The Hawaiian Islands welcomed more than 692,000 visitors this October, an increase of nearly 5% over the same month last year and an all-time high for the month, but the new peak arrivals figure wasn’t enough to improve year-over-year spending for the destination.
Total visitor expenditures across the Aloha State slipped 2.2% in October, to just over $1.2 billion, according to preliminary estimates released Nov. 30 by the Hawaii Tourism Authority (HTA).
“Despite the gains in visitor arrivals, spending continues to plateau as visitors are adjusting how long they stay and how much they spend while in the Hawaiian Islands,” George Szigeti, the HTA’s president and CEO, said in a statement.
A decline in international expenditures was largely to blame for the year-over-year visitor revenue decline in October. Spending by Japanese visitors, Hawaii’s largest foreign market, sunk nearly 9% in October, to $195.2 million, while expenditures by Canadian visitors plunged more than 21%, to $58 million.
Domestic tourism revenue was up, however, as spending from Hawaii’s largest source market, U.S. states west of the Rockies, climbed 1.1% year over year, to $406.3 million. U.S. West arrivals also improved, increasing by 4.5%, to more than 272,000.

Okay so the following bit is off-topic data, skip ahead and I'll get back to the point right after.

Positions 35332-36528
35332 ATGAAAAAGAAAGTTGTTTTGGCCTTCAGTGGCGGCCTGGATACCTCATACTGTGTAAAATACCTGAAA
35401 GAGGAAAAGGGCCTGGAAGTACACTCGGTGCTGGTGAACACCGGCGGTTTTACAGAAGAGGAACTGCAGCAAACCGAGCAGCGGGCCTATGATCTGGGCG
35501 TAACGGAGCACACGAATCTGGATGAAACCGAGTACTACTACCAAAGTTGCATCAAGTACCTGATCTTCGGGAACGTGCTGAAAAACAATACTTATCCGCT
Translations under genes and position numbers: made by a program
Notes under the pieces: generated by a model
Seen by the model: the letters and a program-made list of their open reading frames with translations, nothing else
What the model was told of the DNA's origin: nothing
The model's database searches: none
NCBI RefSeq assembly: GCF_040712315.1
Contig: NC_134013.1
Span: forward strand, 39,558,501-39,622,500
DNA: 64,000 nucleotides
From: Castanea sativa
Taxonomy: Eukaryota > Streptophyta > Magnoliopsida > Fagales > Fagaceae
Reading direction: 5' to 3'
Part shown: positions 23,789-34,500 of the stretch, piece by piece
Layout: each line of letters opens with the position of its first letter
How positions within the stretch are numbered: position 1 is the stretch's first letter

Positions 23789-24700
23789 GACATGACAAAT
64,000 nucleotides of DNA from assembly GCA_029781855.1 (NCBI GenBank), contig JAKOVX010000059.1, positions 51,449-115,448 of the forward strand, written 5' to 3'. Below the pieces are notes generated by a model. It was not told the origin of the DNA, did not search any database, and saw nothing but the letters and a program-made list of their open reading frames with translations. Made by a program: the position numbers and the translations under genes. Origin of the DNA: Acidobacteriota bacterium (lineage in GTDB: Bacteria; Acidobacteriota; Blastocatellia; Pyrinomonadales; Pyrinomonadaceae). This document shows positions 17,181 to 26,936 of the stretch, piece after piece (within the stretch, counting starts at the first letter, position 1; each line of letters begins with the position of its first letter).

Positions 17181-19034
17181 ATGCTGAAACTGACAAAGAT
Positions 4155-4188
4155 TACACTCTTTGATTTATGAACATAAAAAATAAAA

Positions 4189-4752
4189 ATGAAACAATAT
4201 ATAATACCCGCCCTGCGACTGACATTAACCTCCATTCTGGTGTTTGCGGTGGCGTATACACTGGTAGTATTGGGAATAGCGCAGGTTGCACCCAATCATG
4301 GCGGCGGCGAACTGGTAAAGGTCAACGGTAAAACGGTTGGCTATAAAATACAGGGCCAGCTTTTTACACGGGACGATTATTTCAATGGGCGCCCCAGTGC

Meanwhile, travelers visiting the islands from the U.S. East spent more this October than last, laying out $268.1 million during their Hawaii vacations, an improvement of 1.8% over the same 31-day period in 2014. U.S. East arrivals also were up 5.3%.
The HTA’s estimates showing moderate domestic arrivals and spending improvement across Hawaii in October appear to be in line with Los Angeles-based wholesaler Pleasant Holidays’ autumn business to the Aloha State.
“Demand for Hawaii has been strong for travel in fall 2015 with a large increase in last-minute bookings, particularly for the holiday travel season,” said Duke Ah Moo, Pleasant’s vice president of product development, partner relations and e-commerce.
According to David Hu, president of Classic Vacations, demand for Hawaii has been somewhat erratic, however, throughout 2015 overall, with “pockets of strength and then periods of weakness.”
“There will be periods where we see good passenger growth but lower transaction spend and then vice versa,” he added.
“Having said that, [as] the effect of lower oil prices are finally moderating air prices to an attractive level, we have seen some strength in the last couple of months,” Hu said of Classic’s Hawaii business. “In particular with the entry of a lower-cost carrier such as Virgin America, the overall air market has become more competitive.”
Both Hu and Moo are expecting year-over-year growth to the Aloha State early in 2016.
“Bookings for 2016 are significantly ahead of pace for every month of the year as travelers look to secure their flights and hotel accommodations well in advance, especially for peak travel periods over spring break and summer,” Moo said.